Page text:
It’s shortly after 2:30 p.m. on a Thursday and classes at Muskego High School have just ended for the day. Students are free to head home or spend the remaining afternoon with their friends. Most do, but others voluntarily stick around for another hour to take part in Nitka’s “Weight Club,” offering dedicated students a more intense version of what takes place in his human performance classes.
The biggest difference is this is no traditional “class.” Nitka provides no grades or evaluations forms, and much like the students, he’s voluntarily staying after school to take part in what he calls “organized chaos at its finest.”
“The first week is crazy and by the second week everybody figures it out,” he says. “I don’t mind staying after school because this is not work to me. I get to watch every one of these students grow for four years.”
The makeup of Weight Club is similar to human performance but its not strictly juniors or sophomores. Scrawny freshmen stand side-by-side with chiseled seniors, both sharing the common goal of expanding their physical limits.
Nitka, joined by his assistant, begins the class with a short series of sprints and slides; similar to those any young athlete would endure during basketball or football practices. They then head into the weight room, where they break into smaller groups for bench presses, squats or dead lifts. Each group gets seven minutes at their stations before rotating to the next workout.
Each student tracks his or her own progress. Nitka is there to supervise and give direction to those using improper techniques.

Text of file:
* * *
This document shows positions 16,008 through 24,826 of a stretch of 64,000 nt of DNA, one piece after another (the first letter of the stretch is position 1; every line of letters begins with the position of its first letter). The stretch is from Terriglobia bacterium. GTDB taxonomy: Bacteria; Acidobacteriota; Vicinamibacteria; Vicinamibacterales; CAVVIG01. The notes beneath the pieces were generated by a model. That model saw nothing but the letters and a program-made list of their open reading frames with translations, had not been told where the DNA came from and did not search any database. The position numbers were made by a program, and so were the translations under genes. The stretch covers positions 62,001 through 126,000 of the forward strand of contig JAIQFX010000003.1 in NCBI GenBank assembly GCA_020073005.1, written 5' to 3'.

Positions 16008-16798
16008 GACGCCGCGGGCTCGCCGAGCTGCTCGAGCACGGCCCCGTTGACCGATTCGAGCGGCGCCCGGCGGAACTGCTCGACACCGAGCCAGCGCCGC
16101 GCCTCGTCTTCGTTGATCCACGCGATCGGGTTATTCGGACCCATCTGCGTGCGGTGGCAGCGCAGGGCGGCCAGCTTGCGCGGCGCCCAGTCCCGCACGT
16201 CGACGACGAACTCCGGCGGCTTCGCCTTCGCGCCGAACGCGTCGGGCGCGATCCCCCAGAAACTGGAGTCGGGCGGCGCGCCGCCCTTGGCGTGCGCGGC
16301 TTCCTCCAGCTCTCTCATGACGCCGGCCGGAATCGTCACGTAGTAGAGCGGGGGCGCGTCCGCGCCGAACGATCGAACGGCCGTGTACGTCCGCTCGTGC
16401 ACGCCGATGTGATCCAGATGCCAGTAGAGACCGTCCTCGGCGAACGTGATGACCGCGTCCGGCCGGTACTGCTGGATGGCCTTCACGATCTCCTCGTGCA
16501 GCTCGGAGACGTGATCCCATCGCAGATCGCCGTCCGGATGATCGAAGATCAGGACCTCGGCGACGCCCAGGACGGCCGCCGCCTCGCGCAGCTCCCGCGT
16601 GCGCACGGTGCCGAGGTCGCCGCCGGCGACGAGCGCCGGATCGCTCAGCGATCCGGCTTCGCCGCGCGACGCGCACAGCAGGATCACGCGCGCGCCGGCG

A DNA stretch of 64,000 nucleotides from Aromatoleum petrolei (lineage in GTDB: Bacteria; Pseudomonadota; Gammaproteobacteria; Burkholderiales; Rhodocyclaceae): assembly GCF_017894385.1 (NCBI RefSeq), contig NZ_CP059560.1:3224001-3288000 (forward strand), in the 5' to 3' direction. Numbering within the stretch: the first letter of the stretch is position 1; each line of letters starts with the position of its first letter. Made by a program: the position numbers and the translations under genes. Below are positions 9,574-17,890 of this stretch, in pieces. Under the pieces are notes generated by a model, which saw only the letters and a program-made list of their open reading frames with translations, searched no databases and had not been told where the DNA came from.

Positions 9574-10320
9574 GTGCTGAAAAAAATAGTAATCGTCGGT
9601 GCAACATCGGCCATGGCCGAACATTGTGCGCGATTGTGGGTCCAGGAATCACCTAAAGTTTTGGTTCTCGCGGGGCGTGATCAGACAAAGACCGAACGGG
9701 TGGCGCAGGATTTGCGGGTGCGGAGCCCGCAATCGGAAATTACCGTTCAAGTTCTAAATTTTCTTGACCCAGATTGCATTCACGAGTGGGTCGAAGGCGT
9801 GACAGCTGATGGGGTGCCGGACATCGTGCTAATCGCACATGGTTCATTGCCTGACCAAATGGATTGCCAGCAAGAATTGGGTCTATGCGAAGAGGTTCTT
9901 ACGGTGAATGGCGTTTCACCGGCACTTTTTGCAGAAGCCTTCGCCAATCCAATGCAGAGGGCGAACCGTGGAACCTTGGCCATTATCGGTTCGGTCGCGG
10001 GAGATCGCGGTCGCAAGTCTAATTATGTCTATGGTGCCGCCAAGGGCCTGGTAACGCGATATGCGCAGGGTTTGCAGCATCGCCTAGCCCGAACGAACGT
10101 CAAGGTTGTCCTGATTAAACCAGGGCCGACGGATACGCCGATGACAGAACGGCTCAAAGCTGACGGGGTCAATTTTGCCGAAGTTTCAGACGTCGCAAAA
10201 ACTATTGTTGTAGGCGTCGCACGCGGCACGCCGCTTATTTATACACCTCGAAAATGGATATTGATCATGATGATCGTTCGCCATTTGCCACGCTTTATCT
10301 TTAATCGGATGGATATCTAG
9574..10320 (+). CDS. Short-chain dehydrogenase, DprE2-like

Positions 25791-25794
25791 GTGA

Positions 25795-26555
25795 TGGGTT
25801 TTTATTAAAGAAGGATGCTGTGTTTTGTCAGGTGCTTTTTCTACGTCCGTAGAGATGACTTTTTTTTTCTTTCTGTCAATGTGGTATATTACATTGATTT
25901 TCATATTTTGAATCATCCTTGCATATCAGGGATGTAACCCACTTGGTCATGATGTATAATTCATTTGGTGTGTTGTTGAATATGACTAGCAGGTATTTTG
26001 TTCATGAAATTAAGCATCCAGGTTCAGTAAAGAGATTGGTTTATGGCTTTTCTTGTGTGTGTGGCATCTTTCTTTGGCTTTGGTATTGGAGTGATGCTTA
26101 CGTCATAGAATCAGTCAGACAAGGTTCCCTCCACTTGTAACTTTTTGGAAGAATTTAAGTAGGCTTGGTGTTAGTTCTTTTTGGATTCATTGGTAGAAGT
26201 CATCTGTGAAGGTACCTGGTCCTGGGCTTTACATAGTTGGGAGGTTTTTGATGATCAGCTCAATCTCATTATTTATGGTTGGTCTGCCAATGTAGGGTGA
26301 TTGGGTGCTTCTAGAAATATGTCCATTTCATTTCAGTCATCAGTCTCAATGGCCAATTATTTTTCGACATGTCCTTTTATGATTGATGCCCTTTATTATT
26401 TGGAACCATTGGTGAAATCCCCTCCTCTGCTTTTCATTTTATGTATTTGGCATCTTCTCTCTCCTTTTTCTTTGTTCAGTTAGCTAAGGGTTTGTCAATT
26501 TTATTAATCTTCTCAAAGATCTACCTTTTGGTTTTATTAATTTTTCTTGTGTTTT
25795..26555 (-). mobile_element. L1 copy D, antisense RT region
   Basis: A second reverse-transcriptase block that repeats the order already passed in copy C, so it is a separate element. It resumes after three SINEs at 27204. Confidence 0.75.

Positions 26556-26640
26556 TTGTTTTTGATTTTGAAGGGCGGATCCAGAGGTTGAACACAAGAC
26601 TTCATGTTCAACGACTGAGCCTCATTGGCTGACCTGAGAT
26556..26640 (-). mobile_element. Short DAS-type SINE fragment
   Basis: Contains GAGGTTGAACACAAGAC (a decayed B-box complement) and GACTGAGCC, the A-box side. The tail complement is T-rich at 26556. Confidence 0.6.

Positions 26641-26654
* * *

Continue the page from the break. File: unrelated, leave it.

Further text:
“I sincerely want them to succeed in here so they can succeed in their respective sports,” Nitka says. The 12-week session is broken into four-week tiers and the students are subjected to varying levels of difficulty throughout.
“I’m very proud of our program.”
The administration at Muskego High School feels the same, both about Nitka’s innovative efforts and the way he’s changed the culture of physical education. It’s a benefit they expect to pay dividends for years to come.
“Mike can rally the troops when he needs to get something done for the students,” LaFleur says. The school’s weight room was expanded five times and Nitka continues to find ways to improve the school’s physical education facilities without cost to the district.
“The alumni and parents have supported his program over the years. The community supports what they see works to make students better. Mike has put a lot of his own blood, sweat and tears into the program … He got it done and it was like standing next to a proud father gazing at his newborn in the maternity room at the hospital.”